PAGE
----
First, I had to make a muslin. I have cut into, sewed, and ruined good (expensive) fabric enough times to know that a new pattern demands a muslin. I had some white cheap muslin, so I traced my patterns, and went to work.

I am terrible about sizing. All the reviews I read on pattern review for this romper showed people wearing mediums. They didn’t look much smaller than me, but whenever I make a medium, I end up sorry. So I figured I’d trace the pieces as larges, do my muslin, and go down a size if that was necessary. I wouldn’t waste my swedish sewing paper, and I’d be erring on the safe side.

Here’s my muslin. It was absolutely huge. Note how I just used some wrapping ribbon for the ties!

muslin jumper - first attempt
muslin jumper – first attempt

All right, down a size to medium. Now to use my soft chambray. I had some challis left over from another failed attempt, so I figured I’d make the ties out of it. I wanted the sleeves to be in that trim too, but you can’t really see it. It was better, but my family thought it was still way too big. And the material just didn’t have the drape I was looking for. I look frumpy.



I had to try again. Down another size to small. This time I went to Joann’s and got some cheap rayon. I wanted something relatively cheap that had good drape. I figured, how bad could this fabric be. When my husband first saw it, he thought it was that bad. However, the end result is actually okay! I had some trouble with the neckline because it has this funky key hole look that you can’t see at all. And, the ties were too long. You really have to keep it tied tight or else everything is let loose and the whole thing falls down. I also screwed up the elastic waist on this version but you can’t really tell.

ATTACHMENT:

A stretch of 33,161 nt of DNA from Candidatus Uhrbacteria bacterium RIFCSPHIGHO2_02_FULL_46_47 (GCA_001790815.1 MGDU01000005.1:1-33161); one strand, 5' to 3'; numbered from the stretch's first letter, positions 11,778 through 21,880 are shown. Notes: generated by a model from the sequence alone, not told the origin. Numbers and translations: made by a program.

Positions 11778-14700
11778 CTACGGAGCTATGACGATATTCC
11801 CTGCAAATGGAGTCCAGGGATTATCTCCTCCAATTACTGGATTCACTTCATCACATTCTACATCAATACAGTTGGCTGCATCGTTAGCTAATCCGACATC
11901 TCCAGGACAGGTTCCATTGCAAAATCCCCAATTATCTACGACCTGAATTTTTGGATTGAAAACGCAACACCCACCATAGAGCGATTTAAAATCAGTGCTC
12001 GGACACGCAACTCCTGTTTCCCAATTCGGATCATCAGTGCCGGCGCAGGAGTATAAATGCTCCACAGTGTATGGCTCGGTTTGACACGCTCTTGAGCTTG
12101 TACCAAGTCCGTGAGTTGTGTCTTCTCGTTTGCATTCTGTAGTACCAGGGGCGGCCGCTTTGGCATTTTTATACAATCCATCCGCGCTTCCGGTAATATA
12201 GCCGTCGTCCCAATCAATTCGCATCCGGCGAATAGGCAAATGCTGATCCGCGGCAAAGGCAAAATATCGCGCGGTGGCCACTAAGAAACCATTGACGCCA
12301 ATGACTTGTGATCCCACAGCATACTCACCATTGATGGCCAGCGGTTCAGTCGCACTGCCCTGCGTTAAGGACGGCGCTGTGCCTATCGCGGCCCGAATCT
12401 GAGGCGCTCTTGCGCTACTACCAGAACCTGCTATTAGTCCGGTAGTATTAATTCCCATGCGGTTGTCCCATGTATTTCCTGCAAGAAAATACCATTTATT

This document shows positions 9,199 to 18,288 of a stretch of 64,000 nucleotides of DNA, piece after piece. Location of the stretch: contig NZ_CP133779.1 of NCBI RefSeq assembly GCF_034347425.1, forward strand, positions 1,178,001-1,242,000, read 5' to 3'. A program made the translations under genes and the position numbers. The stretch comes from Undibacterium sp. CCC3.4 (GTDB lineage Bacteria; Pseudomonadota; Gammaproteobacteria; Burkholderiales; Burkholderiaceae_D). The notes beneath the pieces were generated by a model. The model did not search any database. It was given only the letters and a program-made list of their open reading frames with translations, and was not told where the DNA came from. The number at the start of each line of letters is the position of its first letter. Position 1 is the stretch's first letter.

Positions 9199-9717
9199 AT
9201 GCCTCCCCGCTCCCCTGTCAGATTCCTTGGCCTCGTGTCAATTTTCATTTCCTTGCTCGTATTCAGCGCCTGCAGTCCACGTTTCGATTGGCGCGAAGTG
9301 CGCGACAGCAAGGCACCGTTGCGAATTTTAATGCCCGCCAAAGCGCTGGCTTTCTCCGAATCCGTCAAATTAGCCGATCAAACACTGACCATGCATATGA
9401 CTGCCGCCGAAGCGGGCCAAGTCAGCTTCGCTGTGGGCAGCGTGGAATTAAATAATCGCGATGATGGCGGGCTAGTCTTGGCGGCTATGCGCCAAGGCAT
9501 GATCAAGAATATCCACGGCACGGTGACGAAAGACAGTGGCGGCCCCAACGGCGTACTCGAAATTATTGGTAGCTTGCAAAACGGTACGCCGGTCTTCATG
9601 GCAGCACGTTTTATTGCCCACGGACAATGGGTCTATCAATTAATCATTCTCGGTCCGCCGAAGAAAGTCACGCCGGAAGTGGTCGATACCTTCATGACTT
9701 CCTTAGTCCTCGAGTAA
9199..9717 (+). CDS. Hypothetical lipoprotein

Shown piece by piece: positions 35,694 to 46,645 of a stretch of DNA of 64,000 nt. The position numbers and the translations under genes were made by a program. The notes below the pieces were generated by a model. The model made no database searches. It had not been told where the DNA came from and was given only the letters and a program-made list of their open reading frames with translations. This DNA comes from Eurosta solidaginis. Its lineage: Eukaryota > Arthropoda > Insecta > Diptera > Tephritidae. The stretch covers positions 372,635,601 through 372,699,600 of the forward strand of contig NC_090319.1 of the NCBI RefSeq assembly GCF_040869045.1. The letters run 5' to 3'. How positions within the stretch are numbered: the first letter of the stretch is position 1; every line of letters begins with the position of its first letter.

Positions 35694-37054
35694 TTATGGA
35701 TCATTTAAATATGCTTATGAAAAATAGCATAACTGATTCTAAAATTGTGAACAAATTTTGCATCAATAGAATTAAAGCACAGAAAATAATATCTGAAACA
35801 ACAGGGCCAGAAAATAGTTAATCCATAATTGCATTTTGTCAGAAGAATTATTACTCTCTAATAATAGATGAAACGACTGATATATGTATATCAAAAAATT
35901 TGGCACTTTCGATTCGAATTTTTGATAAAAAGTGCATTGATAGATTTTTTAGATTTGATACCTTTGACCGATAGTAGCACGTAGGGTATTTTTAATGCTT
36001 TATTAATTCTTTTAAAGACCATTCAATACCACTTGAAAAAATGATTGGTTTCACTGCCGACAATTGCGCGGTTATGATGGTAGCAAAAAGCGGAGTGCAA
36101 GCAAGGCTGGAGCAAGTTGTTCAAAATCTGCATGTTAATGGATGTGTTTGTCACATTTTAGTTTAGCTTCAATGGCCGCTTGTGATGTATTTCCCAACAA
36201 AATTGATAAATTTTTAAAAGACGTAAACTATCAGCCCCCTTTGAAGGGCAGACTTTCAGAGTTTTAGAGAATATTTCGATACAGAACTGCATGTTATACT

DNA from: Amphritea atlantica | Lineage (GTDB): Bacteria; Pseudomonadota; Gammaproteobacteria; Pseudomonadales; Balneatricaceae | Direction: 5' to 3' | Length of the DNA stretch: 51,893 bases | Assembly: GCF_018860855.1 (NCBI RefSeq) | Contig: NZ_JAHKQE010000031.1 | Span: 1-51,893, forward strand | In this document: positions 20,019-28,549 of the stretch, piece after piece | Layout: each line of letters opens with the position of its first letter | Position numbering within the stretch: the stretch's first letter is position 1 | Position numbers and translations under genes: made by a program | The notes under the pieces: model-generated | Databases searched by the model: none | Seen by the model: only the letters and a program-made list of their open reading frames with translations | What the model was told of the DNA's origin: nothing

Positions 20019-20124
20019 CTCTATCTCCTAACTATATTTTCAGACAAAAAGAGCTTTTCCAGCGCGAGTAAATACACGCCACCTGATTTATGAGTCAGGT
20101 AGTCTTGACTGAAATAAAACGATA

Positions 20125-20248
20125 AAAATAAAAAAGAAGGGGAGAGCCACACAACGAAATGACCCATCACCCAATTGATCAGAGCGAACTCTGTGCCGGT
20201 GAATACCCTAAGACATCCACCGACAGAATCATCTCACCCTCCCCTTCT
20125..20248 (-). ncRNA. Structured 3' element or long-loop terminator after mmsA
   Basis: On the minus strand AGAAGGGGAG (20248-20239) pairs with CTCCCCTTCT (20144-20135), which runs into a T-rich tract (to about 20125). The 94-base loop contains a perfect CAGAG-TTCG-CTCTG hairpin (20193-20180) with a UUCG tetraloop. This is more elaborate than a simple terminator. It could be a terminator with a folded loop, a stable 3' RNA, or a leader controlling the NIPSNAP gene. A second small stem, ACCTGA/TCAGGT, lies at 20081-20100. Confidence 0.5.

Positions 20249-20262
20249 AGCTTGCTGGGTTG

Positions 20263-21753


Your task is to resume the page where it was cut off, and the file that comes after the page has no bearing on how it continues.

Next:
I wore this more than once. I might just make it again. Third time is the charm!

Fabric box DIY

This fabric box was so much fun to make. I used scraps and this excellent free tutorial I found at Seaside Stitches. I use it to keep my notions in next to my sewing room.

The fabric box was a quick, easy to make project, and allowed me to brush up on my straight line quilting skills that I learned from this Craftsy class. It’s titled Creative Quilting with Your Walking Foot. Jacquie Gering is a great teacher. I would definitely take more of her classes.
IMG_3013-0.JPGThat’s my ironing board underneath. Another free tutorial. I used a Batik Jelly Roll called Over the Rainbow. Here’s the tutorial from Moda Bake Shop.

Happy sewing!


Baby quilts and personalized wall hangings

Well, I finally finished my friends’ baby quilts, just in time to go see them next week.

IMG_2518My plan had been to buy one V and Co Color Me Happy Jelly Roll. I saw on her blog that she made two baby quilts in this free rail pattern and thought that would be perfect for them.

However, I quickly realized that they were really small. I guess I should have known from the finished measurements of the quilt, but what you read on paper, and what you see in reality, are two different things, as I’m sure you know.